To sum it up: Every major character is important, regardless of their time on the page or the screen. Jiya is important, not only because she holds the fort down, but because her abilities and the information she provides helps her colleagues to do their jobs. As writers,one of our jobs is to ensure that all of our characters receive  appropriate time in the limelight. We cannot forget some of them because they are not always in the foreground.

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Timeless Character Review: Wyatt Logan

*Warning: This post contains spoilers about the characters from the television series Timeless. Read at your own risk if you have not watched the first two seasons.

There is something to be said about a well written, human character. They leap off the page and speak to us as if they were right in front us, as flesh and blood human beings, instead of fictional creations.

In this series of weekly blog posts, I will examine character using the characters from Timeless to explore how writers can create fully dimensional, human characters that audiences and readers can relate to.

When one meets a member of the military, there is a certain expectation of who this person is. Especially if this person is male. On the battlefield, they are on the front lines, ready to fight. But when they return to civilian life, things are not as simple.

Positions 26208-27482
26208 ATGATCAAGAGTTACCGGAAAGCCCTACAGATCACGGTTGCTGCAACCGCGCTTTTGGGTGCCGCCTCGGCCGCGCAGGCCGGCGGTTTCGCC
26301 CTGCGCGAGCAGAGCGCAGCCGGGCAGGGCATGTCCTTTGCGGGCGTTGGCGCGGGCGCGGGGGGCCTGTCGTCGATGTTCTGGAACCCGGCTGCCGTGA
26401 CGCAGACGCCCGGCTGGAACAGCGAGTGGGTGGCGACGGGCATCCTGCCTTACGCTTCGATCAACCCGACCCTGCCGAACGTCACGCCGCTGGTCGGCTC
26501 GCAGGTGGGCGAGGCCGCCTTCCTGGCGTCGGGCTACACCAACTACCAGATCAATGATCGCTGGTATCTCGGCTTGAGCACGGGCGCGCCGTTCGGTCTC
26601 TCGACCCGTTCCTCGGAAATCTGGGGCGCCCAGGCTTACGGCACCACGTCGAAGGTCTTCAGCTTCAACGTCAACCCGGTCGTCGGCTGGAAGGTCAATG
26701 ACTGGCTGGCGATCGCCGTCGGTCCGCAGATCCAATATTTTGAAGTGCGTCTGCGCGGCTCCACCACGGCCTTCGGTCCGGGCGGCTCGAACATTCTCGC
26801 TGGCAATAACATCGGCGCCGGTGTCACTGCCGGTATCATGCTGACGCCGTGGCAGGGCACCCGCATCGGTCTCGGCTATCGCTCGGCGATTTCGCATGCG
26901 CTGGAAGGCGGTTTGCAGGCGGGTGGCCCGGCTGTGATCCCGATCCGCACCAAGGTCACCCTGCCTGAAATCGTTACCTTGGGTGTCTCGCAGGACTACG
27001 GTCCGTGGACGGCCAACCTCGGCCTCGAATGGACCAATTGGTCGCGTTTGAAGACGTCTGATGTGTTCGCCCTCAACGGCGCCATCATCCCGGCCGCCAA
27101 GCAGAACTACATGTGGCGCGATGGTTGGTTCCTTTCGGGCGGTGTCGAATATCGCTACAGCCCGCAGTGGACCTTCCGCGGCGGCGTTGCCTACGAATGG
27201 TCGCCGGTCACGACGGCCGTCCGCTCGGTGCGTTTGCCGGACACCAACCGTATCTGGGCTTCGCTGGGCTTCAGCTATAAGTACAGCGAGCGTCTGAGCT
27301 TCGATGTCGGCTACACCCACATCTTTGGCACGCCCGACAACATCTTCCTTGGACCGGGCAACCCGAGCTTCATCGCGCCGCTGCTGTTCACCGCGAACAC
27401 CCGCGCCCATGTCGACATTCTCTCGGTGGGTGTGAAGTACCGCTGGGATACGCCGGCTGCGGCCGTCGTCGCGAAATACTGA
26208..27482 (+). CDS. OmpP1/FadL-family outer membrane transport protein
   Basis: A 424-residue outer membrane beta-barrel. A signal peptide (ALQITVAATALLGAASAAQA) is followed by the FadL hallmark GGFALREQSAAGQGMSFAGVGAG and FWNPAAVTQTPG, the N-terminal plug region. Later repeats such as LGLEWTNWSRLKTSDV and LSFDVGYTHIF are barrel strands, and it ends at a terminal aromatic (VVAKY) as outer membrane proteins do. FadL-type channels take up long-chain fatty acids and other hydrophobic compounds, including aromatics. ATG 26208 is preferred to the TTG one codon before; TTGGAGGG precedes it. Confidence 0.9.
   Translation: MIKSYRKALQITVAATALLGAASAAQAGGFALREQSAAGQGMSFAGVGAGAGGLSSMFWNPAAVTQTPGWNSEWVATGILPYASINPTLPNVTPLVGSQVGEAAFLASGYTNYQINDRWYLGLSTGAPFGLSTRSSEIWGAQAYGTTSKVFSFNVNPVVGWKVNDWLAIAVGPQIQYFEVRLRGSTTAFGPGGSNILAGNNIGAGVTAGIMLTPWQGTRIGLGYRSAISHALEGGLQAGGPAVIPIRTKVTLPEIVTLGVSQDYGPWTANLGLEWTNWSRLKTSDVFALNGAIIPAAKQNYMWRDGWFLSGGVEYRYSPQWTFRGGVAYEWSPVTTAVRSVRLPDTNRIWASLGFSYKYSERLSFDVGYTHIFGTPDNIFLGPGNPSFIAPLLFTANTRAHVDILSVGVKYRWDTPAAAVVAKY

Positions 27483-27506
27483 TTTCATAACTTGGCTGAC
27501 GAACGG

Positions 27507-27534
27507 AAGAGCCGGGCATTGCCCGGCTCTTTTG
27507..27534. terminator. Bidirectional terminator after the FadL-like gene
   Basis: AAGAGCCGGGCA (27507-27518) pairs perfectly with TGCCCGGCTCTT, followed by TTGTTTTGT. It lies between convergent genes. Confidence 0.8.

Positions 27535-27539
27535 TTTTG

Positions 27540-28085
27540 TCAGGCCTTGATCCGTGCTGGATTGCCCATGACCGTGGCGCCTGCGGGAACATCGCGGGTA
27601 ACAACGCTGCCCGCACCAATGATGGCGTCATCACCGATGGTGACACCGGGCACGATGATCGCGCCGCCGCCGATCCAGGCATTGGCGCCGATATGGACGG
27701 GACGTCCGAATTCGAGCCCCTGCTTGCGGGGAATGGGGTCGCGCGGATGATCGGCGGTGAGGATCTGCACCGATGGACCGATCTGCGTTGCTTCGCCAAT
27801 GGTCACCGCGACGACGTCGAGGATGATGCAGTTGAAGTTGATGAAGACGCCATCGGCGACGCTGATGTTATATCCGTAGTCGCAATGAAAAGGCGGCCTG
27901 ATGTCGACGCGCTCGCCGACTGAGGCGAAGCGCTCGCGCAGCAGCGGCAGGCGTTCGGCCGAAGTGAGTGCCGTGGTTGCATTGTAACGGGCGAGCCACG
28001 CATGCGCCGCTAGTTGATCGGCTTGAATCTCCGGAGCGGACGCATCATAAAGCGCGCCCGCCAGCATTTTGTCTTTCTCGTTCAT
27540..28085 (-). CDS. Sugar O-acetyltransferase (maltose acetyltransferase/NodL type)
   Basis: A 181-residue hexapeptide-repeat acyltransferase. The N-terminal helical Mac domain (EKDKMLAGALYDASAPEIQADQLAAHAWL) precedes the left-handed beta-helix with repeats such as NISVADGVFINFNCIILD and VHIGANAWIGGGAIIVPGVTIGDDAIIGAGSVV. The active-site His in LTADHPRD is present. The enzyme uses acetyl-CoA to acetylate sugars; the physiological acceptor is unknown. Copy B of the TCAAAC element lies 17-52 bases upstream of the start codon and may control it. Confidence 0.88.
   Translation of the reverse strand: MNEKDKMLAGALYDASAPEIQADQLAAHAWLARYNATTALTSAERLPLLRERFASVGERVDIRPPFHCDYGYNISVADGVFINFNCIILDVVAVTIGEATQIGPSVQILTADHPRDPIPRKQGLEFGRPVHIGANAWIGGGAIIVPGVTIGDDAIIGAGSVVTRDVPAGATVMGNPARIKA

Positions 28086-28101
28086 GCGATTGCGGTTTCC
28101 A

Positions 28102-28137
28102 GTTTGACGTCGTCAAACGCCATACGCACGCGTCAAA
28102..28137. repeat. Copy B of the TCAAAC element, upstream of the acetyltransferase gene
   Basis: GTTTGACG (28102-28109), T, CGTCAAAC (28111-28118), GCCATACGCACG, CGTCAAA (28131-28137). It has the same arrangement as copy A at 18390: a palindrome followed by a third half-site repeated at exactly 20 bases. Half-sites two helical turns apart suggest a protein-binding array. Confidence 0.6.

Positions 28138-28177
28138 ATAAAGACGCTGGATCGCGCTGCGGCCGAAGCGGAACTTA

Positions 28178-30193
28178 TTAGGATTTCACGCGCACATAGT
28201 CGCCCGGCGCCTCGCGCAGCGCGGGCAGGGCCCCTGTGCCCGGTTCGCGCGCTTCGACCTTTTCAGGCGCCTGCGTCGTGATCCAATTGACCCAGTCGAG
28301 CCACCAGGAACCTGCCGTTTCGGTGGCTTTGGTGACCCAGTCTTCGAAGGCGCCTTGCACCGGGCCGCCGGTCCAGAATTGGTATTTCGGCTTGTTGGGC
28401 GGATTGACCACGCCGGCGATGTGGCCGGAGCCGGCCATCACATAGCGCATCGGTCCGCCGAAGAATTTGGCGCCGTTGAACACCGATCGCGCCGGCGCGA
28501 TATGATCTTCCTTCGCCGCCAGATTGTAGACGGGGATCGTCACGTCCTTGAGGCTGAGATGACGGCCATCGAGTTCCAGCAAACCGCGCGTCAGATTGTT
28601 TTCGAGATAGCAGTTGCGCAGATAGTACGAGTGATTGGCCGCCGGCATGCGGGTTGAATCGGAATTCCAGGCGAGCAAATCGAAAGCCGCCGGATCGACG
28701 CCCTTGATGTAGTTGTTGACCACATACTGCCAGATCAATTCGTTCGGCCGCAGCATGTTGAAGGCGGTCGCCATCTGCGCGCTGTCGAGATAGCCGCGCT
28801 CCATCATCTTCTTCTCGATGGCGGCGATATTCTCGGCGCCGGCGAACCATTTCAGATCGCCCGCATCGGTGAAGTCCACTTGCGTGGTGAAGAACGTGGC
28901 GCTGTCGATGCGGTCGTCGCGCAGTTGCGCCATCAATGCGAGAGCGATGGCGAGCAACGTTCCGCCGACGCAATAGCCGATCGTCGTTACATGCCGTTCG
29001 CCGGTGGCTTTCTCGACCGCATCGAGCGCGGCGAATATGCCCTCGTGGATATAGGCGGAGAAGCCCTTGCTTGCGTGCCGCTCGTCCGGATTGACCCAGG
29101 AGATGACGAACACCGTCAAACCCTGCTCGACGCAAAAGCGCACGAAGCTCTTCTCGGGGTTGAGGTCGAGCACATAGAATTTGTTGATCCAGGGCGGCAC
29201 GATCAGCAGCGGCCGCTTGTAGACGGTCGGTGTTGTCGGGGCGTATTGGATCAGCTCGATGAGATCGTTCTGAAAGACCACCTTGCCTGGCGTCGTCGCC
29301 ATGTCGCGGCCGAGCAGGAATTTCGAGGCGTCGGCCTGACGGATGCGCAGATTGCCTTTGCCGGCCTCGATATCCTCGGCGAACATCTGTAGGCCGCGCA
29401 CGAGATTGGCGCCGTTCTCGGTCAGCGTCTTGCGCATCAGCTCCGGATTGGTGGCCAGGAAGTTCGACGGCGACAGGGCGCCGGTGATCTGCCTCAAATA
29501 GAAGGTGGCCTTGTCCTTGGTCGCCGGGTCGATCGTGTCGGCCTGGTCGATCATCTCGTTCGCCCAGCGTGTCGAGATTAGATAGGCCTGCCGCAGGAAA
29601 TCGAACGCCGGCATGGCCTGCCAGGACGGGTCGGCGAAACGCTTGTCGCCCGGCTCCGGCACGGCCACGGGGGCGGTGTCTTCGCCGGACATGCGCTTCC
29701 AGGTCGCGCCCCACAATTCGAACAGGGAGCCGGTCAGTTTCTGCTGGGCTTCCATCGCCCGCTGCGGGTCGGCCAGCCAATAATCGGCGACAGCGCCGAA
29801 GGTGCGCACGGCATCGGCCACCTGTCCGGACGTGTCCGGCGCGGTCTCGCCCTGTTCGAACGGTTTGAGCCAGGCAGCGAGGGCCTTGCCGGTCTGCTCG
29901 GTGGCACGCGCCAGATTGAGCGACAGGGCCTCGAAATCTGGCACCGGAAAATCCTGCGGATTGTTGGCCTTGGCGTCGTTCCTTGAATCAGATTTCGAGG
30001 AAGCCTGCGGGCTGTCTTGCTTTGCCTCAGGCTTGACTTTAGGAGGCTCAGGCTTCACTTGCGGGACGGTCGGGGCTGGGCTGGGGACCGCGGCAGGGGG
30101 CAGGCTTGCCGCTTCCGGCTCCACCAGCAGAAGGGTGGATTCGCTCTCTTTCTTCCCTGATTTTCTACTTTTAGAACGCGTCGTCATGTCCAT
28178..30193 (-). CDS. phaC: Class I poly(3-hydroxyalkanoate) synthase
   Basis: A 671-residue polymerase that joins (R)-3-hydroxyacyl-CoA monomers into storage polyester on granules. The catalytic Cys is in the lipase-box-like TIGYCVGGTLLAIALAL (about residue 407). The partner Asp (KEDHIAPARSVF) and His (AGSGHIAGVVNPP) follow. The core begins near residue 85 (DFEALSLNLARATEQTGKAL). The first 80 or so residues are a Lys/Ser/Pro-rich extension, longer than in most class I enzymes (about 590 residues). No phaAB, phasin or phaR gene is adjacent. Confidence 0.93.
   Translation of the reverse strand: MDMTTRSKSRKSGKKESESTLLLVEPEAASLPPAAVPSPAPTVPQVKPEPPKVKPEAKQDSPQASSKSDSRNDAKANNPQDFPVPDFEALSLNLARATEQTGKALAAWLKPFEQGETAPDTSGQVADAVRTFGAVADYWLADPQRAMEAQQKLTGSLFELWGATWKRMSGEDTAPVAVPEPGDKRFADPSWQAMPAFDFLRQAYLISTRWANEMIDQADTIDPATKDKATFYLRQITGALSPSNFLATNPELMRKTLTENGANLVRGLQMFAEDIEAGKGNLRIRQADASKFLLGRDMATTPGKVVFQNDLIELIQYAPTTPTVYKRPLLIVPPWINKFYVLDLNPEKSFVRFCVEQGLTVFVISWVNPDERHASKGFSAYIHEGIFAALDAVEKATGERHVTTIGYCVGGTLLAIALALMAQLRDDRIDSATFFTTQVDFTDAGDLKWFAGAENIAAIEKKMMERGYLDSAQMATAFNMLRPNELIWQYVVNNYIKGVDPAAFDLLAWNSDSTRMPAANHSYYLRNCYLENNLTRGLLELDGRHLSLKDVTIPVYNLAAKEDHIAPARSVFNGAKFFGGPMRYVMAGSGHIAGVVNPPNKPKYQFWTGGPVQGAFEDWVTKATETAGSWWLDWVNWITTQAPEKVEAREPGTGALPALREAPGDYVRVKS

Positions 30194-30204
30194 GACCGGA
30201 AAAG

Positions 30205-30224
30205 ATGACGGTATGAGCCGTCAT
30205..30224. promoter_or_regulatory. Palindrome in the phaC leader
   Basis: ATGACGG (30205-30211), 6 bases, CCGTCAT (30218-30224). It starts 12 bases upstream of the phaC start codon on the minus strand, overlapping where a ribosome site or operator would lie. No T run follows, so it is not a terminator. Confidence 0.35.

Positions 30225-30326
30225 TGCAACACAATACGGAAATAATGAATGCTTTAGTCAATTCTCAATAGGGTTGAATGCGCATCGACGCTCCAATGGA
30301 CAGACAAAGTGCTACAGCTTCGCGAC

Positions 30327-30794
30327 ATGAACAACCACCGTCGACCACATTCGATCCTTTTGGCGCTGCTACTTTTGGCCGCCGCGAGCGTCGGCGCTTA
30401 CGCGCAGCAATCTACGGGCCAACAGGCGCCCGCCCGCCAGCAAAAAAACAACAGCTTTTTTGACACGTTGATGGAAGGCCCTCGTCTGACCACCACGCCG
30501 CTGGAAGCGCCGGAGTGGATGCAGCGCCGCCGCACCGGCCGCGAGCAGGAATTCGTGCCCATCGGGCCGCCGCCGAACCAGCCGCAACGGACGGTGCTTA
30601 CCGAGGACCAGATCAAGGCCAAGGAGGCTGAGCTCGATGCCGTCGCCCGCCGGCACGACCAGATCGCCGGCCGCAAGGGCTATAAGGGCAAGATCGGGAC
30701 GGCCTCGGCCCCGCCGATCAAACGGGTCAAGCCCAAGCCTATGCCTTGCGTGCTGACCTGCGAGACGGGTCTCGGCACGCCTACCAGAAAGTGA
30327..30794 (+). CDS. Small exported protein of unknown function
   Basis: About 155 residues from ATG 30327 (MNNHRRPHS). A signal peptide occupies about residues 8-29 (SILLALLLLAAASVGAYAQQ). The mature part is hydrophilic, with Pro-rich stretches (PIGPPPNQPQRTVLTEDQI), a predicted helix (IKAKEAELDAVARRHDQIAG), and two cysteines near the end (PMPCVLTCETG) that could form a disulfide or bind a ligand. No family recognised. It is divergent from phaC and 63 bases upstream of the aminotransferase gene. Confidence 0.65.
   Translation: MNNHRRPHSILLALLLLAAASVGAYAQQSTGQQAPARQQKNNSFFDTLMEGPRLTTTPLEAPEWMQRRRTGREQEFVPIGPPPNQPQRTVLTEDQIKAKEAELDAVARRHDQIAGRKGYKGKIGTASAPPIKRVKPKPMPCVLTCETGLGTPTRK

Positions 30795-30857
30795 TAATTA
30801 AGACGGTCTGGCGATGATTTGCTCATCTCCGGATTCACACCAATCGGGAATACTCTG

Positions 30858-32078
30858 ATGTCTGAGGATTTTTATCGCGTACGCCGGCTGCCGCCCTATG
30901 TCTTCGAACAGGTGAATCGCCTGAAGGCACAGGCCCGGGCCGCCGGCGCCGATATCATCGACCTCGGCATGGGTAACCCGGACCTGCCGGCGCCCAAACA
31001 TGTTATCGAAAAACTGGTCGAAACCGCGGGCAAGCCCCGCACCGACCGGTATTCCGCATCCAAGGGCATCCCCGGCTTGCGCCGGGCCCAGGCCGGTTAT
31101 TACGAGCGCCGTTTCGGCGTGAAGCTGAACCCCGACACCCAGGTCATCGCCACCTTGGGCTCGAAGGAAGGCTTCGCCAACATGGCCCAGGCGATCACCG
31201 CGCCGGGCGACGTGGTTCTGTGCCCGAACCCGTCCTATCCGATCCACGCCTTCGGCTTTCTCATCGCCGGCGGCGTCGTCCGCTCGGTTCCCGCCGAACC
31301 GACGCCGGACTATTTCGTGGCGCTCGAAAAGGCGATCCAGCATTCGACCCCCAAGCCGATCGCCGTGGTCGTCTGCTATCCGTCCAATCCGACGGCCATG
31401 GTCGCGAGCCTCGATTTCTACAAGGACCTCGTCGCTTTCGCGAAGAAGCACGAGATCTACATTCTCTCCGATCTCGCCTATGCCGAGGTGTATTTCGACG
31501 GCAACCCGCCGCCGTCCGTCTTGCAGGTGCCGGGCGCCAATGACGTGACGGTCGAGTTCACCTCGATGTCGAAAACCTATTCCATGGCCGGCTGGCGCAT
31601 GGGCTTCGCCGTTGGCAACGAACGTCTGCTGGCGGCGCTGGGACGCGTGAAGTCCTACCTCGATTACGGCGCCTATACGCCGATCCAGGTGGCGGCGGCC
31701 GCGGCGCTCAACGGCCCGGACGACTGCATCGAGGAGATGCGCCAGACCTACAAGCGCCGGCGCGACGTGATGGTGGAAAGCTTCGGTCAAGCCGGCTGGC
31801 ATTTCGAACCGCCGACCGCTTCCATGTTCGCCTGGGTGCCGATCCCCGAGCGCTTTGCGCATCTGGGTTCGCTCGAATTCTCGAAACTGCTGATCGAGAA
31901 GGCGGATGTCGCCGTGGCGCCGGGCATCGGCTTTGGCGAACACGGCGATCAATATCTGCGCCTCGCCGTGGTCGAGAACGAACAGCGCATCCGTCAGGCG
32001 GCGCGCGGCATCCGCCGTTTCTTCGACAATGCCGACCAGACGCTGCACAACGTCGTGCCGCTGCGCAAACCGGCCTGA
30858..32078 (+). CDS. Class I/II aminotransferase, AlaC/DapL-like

Wyatt Logan (Matt Lanter) is the brawn of the time team. Before traveling through time to save American history, he was part of the Delta Force. When it comes to battle, Wyatt is in his element. He has no problem stepping in and using force to keep the Lucy (Abigail Spencer) and Rufus (Malcolm Barrett) safe. But underneath that warrior shell is a deep personal loss that motivates Wyatt to fight.

Prior to joining the time team, Wyatt’s wife was murdered. He blamed himself and got lost in a haze of grief. Though he continued to put his marriage and his late wife on a pedestal, Wyatt revealed that their marriage was on shaky ground.

As Wyatt spent more time with Lucy and Rufus, he began to heal. He also fell in love with Lucy and she with him. But then, his wife was brought back to life and Wyatt was forced to make a choice. If that was not enough, his wife revealed that she worked for the enemy and everything in Wyatt’s world turned upside down once again.

To sum it up: Creating a character is about balance. Wyatt works as a character because he is both a bad ass soldier and a man dealing with complicated emotions. Both intertwine to create a character who is complicated, human and speaks to the audience.